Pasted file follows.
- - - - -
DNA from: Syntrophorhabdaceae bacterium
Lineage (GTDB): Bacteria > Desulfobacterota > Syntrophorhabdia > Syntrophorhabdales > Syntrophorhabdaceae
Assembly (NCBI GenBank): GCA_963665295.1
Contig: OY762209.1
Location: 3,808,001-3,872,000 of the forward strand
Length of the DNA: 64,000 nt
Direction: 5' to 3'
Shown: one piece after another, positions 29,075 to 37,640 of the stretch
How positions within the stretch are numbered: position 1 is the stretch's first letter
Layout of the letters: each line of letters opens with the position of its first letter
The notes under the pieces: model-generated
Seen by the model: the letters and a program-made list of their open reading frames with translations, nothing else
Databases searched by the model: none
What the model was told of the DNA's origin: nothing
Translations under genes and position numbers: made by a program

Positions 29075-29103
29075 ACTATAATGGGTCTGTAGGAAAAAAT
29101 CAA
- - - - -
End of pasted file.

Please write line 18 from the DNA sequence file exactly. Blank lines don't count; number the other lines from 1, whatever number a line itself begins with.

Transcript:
29101 CAA